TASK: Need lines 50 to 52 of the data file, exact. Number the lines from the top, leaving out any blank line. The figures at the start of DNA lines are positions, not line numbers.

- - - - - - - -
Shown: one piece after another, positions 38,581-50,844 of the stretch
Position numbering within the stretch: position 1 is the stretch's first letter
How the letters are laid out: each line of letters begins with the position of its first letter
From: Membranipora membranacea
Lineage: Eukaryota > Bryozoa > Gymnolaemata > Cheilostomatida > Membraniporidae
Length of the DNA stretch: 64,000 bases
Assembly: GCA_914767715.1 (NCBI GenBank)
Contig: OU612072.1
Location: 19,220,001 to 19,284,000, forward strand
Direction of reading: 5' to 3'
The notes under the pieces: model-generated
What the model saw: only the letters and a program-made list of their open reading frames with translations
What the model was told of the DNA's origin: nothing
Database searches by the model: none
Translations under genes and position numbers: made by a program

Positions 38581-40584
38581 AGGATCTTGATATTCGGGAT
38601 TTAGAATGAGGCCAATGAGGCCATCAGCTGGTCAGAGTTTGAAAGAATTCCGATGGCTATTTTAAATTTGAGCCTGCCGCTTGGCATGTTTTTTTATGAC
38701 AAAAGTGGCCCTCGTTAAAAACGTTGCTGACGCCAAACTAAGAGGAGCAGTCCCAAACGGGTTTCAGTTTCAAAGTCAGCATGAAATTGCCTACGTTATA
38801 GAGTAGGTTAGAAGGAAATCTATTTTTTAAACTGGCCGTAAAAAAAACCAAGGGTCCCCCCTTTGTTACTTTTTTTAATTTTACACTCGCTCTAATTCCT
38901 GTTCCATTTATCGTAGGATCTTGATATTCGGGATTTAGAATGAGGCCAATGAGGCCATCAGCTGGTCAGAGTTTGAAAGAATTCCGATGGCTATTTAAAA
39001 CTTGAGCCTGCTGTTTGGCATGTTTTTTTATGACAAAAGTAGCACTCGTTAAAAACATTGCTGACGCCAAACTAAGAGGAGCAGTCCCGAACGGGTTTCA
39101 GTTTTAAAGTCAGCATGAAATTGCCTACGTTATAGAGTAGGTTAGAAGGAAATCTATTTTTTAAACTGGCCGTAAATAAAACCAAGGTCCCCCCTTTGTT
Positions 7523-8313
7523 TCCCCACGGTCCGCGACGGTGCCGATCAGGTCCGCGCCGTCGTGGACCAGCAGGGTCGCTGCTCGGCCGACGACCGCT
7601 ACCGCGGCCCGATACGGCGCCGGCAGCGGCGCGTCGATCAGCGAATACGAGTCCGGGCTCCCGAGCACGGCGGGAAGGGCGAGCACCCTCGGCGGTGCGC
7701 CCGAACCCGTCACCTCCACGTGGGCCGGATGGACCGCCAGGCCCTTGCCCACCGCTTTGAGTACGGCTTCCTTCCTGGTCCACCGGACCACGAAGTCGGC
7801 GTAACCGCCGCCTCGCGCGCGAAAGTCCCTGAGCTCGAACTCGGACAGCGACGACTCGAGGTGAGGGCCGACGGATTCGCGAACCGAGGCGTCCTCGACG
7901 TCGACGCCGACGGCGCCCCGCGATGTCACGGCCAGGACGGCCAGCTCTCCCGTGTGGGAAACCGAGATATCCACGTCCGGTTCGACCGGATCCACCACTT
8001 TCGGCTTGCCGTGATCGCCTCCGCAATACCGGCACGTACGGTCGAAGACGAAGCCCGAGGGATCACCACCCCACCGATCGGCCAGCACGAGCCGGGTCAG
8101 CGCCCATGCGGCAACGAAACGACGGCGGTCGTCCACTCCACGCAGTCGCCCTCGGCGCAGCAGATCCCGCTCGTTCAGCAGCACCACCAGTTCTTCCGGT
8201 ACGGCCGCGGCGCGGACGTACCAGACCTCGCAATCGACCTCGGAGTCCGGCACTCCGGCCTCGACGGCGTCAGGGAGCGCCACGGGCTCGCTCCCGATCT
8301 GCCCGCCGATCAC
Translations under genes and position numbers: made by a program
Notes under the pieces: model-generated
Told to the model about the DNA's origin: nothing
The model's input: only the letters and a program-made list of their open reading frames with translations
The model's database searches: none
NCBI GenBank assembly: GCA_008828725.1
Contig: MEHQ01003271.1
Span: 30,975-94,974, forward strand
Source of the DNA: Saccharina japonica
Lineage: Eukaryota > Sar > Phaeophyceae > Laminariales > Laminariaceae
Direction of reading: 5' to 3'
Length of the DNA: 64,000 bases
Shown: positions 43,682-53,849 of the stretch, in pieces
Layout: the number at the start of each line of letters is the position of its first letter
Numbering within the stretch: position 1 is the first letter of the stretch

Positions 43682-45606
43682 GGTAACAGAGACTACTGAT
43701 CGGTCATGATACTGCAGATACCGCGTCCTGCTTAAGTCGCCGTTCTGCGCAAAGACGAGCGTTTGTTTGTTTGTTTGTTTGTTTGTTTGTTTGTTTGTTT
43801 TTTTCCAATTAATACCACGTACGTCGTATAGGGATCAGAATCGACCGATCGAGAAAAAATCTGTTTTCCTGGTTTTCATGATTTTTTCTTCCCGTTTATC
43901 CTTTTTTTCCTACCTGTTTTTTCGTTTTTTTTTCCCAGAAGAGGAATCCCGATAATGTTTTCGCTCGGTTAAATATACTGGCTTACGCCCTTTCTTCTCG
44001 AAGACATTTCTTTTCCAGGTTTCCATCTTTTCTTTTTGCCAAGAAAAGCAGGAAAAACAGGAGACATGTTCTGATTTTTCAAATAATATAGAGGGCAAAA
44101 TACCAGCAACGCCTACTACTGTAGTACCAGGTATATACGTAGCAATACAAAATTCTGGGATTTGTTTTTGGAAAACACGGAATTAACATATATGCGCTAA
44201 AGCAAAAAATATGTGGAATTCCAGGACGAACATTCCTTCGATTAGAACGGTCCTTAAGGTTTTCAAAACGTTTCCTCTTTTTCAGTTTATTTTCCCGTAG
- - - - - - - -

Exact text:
43682 GGTAACAGAGACTACTGAT
43701 CGGTCATGATACTGCAGATACCGCGTCCTGCTTAAGTCGCCGTTCTGCGCAAAGACGAGCGTTTGTTTGTTTGTTTGTTTGTTTGTTTGTTTGTTTGTTT
43801 TTTTCCAATTAATACCACGTACGTCGTATAGGGATCAGAATCGACCGATCGAGAAAAAATCTGTTTTCCTGGTTTTCATGATTTTTTCTTCCCGTTTATC